Andrew Scott Turner is a published author whose blog I recently stumbled upon and found to be a delight. Andrew writes with such "voice" that you can picture everything he's talking about and find yourself touched, amused, and wanting more. Andrew has a post called This Dog Don't Hunt that reminded me of a great story we heard from Mr.4444's cousin Derek a while back. The incident happened to Derek's BIL, Steve, so I called Steve to refresh myself of the details. Steve was happy to share the story of the camping incident that he will never forget.
Warning: If you have a camping trip planned for this summer, you might not want to read this. (Don't say I didn't warn you.)
Steve was a college sophomore living in Washington State. He was attending summer school there, because he loved the natural beauty of the state's many, many breathtaking hiking trails. Steve had friends who also enjoyed hiking, but he always looked forward to solo hiking (Well, solo, except for his canine companion, Golden Retriever, Jackson.) This particular story took place during a 10-day solo hiking trip. The Pacific Crest Trailhead, near Mt. Baker, was so remote that after a friend dropped him off with his backpacking gear, Steve and Jackson had to hike six hours to get to the start.
Steve loved the solitude of backpacking; the peace and quiet of "God's country." To him, there was nothing more peaceful and safe than being in the woods. He'd hike during the day and camp at night in a tent just big enough to fit himself and Jackson inside. The first week of this trip fulfilled every need Steve had for gorgeous views and relaxation. Each day, he hiked until late in the day, made himself and Jackson some supper, and hit the hay as the sun went down, starting again in the morning. Each day, he would come upon a hiker or two, but for the great majority of the trip, he enjoyed feeling like he was the only man on earth. On the 8th night of this trip, Steve bedded down with Jackson and fell into a very satisfying sleep.
An hour later, Steve awoke with a start; a deep, menacing growl from Jackson filled his ears. Now, if you know Goldens, you know that they are not the growling type; this was strange behavior. Steve jumped up in his sleeping bag and cocked his ears, commanding the dog to be quiet.
Jackson stood at attention facing the tent zipper, listening, too. Steve did not hear a peep, but he waited, heart racing, mind searching for what could have caused Jackson to growl like that: A cougar? Bear? Raccoons? After 30 minutes of listening and not hearing a sound, Steve figured it was a fluke and settled back down to sleep.
He lurched up in his bag again a little while later. This time, Jackson's growl was even more intense; this was not a fluke. Steve was now scared. He fumbled around in the tent for some type of weapon, knowing full-well that he had none. The closest things he had were a few 6-inch, light-weight tent stakes. He sat, motionless, hearing nothing but Jackson's low growl, wondering again what could be bothering him so much. Again, Steve sat stock-still, waiting to hear the cause of Jackson's behavior.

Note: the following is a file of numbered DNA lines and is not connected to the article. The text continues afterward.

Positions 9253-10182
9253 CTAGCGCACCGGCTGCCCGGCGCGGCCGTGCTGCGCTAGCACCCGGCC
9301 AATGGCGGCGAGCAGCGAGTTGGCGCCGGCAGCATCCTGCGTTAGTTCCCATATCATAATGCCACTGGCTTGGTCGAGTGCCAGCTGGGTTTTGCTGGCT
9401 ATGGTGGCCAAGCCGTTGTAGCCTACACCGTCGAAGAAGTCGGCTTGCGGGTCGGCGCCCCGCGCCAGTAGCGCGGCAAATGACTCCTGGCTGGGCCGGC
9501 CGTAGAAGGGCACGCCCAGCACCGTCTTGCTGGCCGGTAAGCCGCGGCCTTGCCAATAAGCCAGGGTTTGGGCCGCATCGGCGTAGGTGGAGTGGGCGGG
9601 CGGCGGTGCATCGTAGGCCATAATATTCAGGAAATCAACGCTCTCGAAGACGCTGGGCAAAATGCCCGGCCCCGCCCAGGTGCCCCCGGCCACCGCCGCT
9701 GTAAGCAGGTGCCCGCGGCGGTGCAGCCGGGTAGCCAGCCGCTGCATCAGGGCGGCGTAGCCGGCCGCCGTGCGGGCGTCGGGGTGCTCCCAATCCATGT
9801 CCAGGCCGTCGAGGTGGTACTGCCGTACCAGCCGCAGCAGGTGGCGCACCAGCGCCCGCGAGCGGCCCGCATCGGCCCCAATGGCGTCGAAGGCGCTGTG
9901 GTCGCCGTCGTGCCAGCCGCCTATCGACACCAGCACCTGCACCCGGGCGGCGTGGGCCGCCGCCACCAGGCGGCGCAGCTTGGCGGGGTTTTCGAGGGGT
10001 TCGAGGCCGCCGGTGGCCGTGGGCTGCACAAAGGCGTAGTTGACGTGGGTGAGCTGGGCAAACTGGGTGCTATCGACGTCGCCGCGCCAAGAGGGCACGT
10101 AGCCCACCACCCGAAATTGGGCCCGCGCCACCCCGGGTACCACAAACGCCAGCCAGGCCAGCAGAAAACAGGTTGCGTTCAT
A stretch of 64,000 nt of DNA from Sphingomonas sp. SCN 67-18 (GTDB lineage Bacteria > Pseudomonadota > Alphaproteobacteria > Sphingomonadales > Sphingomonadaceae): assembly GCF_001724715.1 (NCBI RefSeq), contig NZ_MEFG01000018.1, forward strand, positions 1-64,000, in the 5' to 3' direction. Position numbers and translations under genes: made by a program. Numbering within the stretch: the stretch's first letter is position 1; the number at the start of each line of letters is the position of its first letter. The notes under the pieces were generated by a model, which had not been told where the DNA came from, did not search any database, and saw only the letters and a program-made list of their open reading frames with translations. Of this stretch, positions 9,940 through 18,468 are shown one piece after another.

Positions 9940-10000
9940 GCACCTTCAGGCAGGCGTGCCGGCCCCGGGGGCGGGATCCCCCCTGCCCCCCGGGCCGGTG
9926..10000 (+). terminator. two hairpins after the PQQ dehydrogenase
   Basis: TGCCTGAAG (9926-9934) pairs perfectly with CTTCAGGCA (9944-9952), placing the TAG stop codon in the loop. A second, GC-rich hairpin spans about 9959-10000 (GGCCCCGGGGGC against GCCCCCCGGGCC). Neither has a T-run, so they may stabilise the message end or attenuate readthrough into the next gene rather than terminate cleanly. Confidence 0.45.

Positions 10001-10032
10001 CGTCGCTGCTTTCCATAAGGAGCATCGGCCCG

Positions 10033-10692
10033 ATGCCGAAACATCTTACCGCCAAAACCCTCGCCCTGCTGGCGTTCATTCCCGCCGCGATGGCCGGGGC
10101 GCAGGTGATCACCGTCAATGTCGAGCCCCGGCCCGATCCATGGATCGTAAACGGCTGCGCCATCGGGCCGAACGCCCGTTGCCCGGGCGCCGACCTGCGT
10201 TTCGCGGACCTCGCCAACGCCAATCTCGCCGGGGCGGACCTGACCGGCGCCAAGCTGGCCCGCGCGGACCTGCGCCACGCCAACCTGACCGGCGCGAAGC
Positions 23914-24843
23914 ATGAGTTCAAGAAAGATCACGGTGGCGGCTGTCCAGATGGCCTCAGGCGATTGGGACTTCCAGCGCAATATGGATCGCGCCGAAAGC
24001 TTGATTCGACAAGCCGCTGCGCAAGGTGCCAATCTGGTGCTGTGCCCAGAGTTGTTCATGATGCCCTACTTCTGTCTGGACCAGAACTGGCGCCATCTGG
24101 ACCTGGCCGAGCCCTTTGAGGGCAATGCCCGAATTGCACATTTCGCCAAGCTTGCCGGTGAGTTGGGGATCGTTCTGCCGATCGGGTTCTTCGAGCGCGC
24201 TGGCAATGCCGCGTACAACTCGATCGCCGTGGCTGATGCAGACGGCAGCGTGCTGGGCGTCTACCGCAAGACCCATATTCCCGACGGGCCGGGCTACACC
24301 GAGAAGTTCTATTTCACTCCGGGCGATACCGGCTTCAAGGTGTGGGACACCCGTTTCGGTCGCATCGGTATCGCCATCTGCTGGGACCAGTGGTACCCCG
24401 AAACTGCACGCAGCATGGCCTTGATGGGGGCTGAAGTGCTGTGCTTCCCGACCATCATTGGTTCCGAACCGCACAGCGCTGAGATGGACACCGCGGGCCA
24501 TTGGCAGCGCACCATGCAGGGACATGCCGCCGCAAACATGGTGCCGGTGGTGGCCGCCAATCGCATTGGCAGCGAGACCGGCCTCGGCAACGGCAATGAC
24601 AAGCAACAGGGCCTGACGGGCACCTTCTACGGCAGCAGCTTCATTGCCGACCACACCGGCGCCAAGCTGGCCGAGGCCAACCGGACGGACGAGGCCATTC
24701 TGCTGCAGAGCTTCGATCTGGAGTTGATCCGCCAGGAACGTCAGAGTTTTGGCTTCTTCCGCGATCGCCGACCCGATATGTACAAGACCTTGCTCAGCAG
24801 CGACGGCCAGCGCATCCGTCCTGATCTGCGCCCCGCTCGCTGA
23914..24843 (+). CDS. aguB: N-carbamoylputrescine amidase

Now, if you know anything about backpacking tents, you know they are very small. When sitting up straight in one, a man's head and shoulders are quite close to the sides and top of the tent. Listening intently, tent stakes in hand, Steve continued to wait, and suddenly, he heard a very quiet, slow, man's whisper, about two feet from his head,
"Can you hear this?"
WTF?! Adrenalin shot through Steve's veins as Jackson went crazy, trying to go after the source of the whisper. He grabbed the dog and held him, paralyzed with fear, trapped and defenseless. He thought about going outside but reasoned that he was probably safer inside than out, without a weapon (let alone a flashlight) to confront the unknown. Heart racing, he listened....and listened. All he heard was silence.
For the next four hours, Steve and Jackson sat in that tent, wide awake and feeling like sitting ducks. At sunrise, Steve cautiously opened the tent zipper and let the dog out. Jackson sniffed around but neither he nor Steve found anything suspicious or anything that would explain the late-night stranger.
Steve says he didn't eat breakfast that morning; just packed and "booked out," hiking quickly, with purpose and little regard to the beauty that surrounded him. That evening, he reached the rendezvous point that he and a friend had previously set up to share the last night on the trail. He shared his story, feeling relieved to have a friend joining him. That night, Steve got very little sleep and was almost relieved to be heading back to civilization the next morning.
Steve says he'll never forget that night and has not gotten over it, even though it was years ago. He tried solo hiking again, figuring he should "shake it off" and get back to doing what he loved, but no matter how he tried, he could not sleep more than 30 minutes at a time whenever he tried. After he got married, he tried backpacking with his wife, but that made it almost worse; he worried about his own safety, and now, that of his wife; the stress was just too great. He does get more sleep when hiking with groups of friends these days but has never felt completely comfortable going alone since that particular fear-filled night.
To this day, Steve has no idea what really happened that night. His wife suggested that the voice was that of a ghost. He guesses that maybe it was just "some wacko" who gets his "kicks" scaring the crap out of hikers. Regardless, that night robbed Steve of one of his favorite joys and instead left him feeling upended, scarred by the experience. On the bright side, though, it also made him appreciate his canine companion even more. Steve credits him with possibly saving his life that night. Jackson (who turns 15 this year) is living proof that a dog can really be "a man's best friend."